This review contains spoilers.
While it’s probably true that a movie can recover from a weak beginning, a shaky ending proves a more formidable challenge. Such is the case with director Rodrigo Cortes’ Red Lights, about a pair of university scientists out to debunk psychic and paranormal phenomena who find themselves up against an iconic guru who may or may not be the real McCoy. It’s a film with two distinct halves, tonally and narratively disparate—the first an absorbing character study, and the second a detached piece of paranoia. Between them is a jarring plot twist from which the film never recovers.
Cortes did a year and a half of research to inform his screenplay, which sits at the intersection of skepticism and belief, and then impeccably cast a commanding Sigourney Weaver as Dr. Margaret Matheson, a professor who, when not at the lectern, does field work with her colleague, Dr. Tom Buckley (Cillian Murphy, solid as always), to disprove hauntings, psychic actvity and séances. In the film’s best scene, she confides to her young protégé details about her only son’s death, and how the tragic event has informed her life’s work. But then the crazy starts.
The intrepid rationalists meet their match in a flamboyant, Uri Geller-esque psychic named Simon Silver (Robert De Niro, providing both ham and cheese), with whom Matheson may have a mysterious history and whom she also publicly derides, warning Buckley not to get too close. When Silver comes out of a long retirement in an effort to prove his legitimacy, bending spoons and all, played by DeNiro on the very far side of broad, Matheson starts experiencing unexplainable events which lead to her shocking death. Was it caused by Silver? Did her heart give out? No matter, and right there the wind goes out of this picture along with Weaver’s patented gravitas, great as she too-briefly is.
This leaves Buckley on his own with the aid of a smart intern (Elizabeth Olsen), and Silver begins looking like he may not be a fraud after all. The film falls apart when the young doctor imagines he is being pursued as a pawn in a vast conspiracy, and Cortes uses all manner of directorial tricks to illustrate that the once resolute-minded doc is coming unglued—and this stuff is, frankly, not compelling nor up to the substance of the film’s first half.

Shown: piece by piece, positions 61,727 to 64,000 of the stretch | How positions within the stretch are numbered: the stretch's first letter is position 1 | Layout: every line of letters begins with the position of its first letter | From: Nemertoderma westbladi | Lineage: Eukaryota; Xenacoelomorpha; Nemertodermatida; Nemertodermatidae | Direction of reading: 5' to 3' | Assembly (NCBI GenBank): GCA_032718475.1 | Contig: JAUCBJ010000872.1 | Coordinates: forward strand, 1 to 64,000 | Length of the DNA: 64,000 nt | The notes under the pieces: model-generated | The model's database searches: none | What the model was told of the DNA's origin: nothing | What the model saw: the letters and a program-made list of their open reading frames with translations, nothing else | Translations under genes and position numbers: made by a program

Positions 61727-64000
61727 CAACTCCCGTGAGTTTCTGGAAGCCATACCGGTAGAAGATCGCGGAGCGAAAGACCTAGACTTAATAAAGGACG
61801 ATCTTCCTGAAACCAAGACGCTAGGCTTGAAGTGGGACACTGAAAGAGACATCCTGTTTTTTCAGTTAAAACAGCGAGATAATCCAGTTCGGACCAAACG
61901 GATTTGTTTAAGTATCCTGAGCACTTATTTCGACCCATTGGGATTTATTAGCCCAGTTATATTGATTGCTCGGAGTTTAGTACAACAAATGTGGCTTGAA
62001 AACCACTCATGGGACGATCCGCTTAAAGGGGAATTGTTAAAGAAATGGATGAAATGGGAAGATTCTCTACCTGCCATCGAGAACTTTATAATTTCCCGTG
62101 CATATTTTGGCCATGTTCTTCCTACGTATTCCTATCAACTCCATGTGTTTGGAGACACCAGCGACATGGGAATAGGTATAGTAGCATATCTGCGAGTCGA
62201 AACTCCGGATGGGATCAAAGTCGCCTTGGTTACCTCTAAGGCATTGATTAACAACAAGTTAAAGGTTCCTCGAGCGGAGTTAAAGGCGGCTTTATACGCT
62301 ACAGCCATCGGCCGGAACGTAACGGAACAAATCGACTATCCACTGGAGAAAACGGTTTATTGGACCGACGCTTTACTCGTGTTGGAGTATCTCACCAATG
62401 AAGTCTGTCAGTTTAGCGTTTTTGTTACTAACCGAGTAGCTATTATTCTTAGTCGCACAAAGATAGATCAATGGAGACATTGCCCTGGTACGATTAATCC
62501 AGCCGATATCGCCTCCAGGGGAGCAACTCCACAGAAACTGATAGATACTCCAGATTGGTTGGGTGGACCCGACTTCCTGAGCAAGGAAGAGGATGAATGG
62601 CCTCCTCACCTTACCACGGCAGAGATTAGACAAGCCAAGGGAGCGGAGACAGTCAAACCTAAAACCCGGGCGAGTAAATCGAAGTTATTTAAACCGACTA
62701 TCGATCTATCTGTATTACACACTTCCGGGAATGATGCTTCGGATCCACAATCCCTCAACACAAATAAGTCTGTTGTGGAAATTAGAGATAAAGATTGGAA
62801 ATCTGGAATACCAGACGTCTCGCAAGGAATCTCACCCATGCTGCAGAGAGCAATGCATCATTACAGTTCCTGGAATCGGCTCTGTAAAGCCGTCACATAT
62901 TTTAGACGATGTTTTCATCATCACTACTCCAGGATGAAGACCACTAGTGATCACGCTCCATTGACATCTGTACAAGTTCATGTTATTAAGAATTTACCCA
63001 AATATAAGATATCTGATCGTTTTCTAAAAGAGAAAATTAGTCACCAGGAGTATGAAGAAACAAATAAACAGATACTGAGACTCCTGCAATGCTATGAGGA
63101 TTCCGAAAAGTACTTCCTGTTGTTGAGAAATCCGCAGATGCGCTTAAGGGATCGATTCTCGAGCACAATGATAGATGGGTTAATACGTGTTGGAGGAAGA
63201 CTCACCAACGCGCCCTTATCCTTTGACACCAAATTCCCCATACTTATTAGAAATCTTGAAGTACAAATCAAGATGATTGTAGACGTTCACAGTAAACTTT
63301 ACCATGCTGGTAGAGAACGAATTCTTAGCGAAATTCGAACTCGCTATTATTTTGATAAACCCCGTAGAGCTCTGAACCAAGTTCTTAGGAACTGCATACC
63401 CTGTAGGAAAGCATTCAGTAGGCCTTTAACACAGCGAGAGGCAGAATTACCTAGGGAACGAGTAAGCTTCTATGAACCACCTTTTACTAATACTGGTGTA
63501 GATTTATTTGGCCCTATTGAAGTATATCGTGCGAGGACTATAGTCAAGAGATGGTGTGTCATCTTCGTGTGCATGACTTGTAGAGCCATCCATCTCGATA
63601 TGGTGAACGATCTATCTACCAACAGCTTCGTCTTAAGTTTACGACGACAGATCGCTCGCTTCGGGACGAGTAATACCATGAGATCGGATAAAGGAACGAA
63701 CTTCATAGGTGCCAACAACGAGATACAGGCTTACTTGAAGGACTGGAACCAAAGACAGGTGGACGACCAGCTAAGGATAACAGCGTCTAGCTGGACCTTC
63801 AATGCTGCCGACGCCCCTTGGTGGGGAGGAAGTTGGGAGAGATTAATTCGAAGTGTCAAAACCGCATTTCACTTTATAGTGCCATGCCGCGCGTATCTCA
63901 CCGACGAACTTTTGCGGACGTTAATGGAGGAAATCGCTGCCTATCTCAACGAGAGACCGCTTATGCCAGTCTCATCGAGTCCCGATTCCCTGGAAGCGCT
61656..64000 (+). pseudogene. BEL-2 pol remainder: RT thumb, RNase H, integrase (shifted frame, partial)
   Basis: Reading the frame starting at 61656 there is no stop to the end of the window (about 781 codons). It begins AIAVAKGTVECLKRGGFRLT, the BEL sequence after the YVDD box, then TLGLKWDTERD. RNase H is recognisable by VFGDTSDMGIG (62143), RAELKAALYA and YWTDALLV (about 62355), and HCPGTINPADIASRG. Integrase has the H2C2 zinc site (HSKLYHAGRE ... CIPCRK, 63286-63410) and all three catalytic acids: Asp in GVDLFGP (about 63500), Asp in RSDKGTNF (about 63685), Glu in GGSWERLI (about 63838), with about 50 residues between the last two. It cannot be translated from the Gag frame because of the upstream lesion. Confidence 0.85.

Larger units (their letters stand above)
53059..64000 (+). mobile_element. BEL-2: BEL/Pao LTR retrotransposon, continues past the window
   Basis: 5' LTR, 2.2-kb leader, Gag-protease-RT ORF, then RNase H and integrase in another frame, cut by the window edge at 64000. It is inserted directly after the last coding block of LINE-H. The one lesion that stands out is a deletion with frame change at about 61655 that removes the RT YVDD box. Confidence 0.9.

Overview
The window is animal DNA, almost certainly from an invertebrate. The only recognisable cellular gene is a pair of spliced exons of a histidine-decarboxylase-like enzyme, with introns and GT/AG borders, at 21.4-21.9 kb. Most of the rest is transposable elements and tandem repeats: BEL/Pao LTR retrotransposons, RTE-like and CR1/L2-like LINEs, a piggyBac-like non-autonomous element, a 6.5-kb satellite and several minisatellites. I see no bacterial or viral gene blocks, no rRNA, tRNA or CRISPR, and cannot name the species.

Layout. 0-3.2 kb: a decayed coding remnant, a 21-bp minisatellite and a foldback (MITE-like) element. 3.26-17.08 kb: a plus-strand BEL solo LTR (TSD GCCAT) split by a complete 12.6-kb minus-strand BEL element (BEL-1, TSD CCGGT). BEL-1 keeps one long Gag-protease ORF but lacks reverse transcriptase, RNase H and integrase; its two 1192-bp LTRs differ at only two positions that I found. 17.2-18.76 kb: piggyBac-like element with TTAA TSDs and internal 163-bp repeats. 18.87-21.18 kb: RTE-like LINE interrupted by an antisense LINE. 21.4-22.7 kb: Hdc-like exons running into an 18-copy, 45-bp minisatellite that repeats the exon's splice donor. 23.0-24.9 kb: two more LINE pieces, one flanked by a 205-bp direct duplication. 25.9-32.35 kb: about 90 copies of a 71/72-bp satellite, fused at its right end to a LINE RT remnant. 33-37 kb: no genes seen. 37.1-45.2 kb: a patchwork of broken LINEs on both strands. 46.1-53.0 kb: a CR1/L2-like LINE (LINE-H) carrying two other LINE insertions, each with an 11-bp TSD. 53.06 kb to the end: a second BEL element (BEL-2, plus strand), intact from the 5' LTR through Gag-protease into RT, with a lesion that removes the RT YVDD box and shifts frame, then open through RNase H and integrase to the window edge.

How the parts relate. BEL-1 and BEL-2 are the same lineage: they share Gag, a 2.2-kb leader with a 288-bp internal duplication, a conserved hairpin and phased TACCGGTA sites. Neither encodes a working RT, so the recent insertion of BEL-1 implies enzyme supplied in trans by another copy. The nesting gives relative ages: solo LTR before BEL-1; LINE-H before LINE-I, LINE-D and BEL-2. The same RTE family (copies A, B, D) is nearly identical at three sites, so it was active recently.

It all leads to a climactic showdown where the university stages a live audience event to test Silver’s purported gifts, at which Buckley and Silver go mano-a-mano while delivering mumbo jumbo dialogue amidst wildly exploding lights. The icing on this cake is a whopper of an ending that forces reexamination of the entire picture. I know the talented and astute Cortes intended this twist to be organic to his characters (whom he clearly cares for and wrote with integrity) and force self-reflection; but it plays like a rug-pulling stunt. Incidentally, the “red lights” of the film’s title refer to covert, twinkling signals from the control room prompting cues to the frauds onstage. I believe I saw some coming from the rear of the theater during this screening. Or perhaps those were just the exit signs.
In 2010, Spain’s Cortes gave us the gripping claustrophobic containment suspenser Buried, starring Ryan Reynolds as an American contractor in Iraq who wakes up to find himself imprisoned six feet under. The object of a festival circuit bidding war that ultimately failed to generate much box office, Buried was an experiment extraordinaire in minimalism, incrementally ratcheting up tension. In a textbook example of the sophomore slump, Red Lights is certainly more thematically ambitious and technically expansive, but also far less effective. At once intimate and overblown, dramatic and melodramatic, engaging and distanced, the picture gives us three great actors playing interesting characters who intrigue until they are ultimately left at the mercy of The Plot, twisting and turning its way to a Big Surprise Ending. Red Lights a letdown, but one not without merit. Cortes has other good films in him, to be sure—but Red Lights isn’t one of them.